As a side note related to star maps and ED, I'd like to mention that I have never cared for the "stalks" thing.
Stalks only make sense as a visual aid when two things are true:
1. There's a reference-based coordinate system.
2. It's difficult to move in order to use parallax to infer distances to objects.
The first requirement means that a "stalk" only makes sense when there's a plane, which is mapped to three supposed reference points. The stalk then gives you an idea of distance above or below that plane. But using normal reality as a starting point for this discussion, there are only three cases for a space game in which imposing such a plane makes any sense:
1. Rotating planets
2. Star systems (ecliptic)
3. Non-irregular galaxies
The only one of those three that seems like it might apply to Limit Theory is #2. Planets don't rotate in LT, and there's no galaxy as such in a space game with an ever-expanding procedurally-generated "edge."
So: in LT, are the planets and more-or-less central points of asteroid fields positioned roughly on a plane? In other words, do star systems in LT have an ecliptic? If not, then the idea of a reference plane is meaningless in LT, which means there's nothing to hang a stalk on in any star map.
The second requirement is that you can't move your viewpoint easily enough to use parallax to see how near or far things are from you. (Parallax
is what all of us with at least one working eye use daily to navigate reality. The linked Wikipedia page shows this effect nicely.) Only if this requirement is true, and it's very slow to move your viewpoint (making it hard to use parallax), might it be handy to have some UI-based way of understanding distance. Stalks are one such way.
So: Is it even remotely true in LT that for system maps or star maps it will be very slow to move our viewpoint around, making it hard to use the parallax effect? If that's not true -- if we can move our viewpoint quickly when using a map -- then stalks are unnecessary. You don't need them to understand distances up and down from a reference plane. You just move your viewpoint briskly enough to see how much an object appears to shift its position; that's sufficient to infer distance from your viewpoint.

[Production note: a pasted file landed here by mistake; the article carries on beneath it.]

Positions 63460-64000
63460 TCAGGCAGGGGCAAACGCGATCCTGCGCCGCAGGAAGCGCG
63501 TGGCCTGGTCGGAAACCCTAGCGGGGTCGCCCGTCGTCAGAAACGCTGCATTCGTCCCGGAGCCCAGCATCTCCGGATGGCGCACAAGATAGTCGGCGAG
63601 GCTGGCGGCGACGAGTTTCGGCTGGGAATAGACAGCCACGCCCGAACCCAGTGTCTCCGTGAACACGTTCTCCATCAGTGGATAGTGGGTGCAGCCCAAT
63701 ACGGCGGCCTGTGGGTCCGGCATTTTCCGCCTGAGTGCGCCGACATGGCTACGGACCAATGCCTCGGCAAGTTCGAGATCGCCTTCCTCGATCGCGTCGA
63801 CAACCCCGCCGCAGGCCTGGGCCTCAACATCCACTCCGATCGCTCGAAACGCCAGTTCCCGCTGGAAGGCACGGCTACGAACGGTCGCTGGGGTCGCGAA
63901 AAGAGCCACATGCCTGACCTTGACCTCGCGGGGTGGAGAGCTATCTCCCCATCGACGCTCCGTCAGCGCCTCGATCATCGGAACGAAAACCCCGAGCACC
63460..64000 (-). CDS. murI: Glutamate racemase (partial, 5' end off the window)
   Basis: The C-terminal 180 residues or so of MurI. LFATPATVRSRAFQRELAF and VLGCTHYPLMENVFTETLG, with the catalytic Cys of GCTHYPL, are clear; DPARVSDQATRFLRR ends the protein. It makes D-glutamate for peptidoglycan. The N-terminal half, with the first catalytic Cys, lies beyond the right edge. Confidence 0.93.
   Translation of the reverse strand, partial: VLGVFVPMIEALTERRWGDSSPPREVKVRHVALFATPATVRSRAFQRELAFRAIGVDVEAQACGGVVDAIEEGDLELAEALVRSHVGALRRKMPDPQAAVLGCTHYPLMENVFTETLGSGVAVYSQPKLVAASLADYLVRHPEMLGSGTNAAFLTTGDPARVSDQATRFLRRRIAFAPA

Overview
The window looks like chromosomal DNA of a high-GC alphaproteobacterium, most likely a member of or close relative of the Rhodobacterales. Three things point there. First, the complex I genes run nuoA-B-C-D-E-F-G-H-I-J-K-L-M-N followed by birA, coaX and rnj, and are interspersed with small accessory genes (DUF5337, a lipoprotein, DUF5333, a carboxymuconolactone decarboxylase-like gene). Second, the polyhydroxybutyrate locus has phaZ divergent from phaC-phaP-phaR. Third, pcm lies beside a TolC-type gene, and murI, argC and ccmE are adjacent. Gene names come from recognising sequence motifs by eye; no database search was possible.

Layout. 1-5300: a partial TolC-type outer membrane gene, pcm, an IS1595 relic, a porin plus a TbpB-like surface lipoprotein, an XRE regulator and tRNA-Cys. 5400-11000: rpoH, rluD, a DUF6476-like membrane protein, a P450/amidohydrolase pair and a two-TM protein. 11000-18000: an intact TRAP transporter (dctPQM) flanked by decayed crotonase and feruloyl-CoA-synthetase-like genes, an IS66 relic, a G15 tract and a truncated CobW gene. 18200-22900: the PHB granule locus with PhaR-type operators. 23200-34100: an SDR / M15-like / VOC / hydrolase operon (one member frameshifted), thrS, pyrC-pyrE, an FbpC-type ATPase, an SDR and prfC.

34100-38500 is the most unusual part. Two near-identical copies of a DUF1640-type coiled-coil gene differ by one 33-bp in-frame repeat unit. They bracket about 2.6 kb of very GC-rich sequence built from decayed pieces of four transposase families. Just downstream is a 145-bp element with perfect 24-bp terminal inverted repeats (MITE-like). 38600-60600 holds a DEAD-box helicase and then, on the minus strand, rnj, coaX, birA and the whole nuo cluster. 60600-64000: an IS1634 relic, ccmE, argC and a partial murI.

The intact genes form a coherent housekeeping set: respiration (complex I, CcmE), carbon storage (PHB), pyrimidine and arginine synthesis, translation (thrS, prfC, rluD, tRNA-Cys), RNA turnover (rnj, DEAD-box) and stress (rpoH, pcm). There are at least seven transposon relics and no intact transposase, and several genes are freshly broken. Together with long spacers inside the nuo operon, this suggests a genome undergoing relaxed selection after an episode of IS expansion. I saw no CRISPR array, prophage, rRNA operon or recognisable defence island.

I'm not convinced that either of the requirements for stalks explained above, to say nothing of both of them, applies to Limit Theory. If there's no reference plane on any map (with the possible exception of star systems), then to what do you pin a stalk? And if we can move quickly enough on any map for the parallax effect to matter, why is a stalk even necessary?
When one or both of those requirements is not true, then imposing computer-generated grids and lines and callouts and other such UI cruft starts to get in the way of seeing the world as a place. I mentioned in the UI poll that I generally don't mind UI features... but they have to add real value.
I'm not really opposed to stalks for those folks who, for whatever reason, like them and want them in LT. What I'm suggesting here is that because they're unnecessary, I hope they (and grids) aren't intended to be mandatory in star maps. For the reasons I've given above, I perceive them as fiddly bits of UI that add zero real value to getting a sense of location and performing navigation.
YMMV, but man, I just have never cared for stalks in my space maps.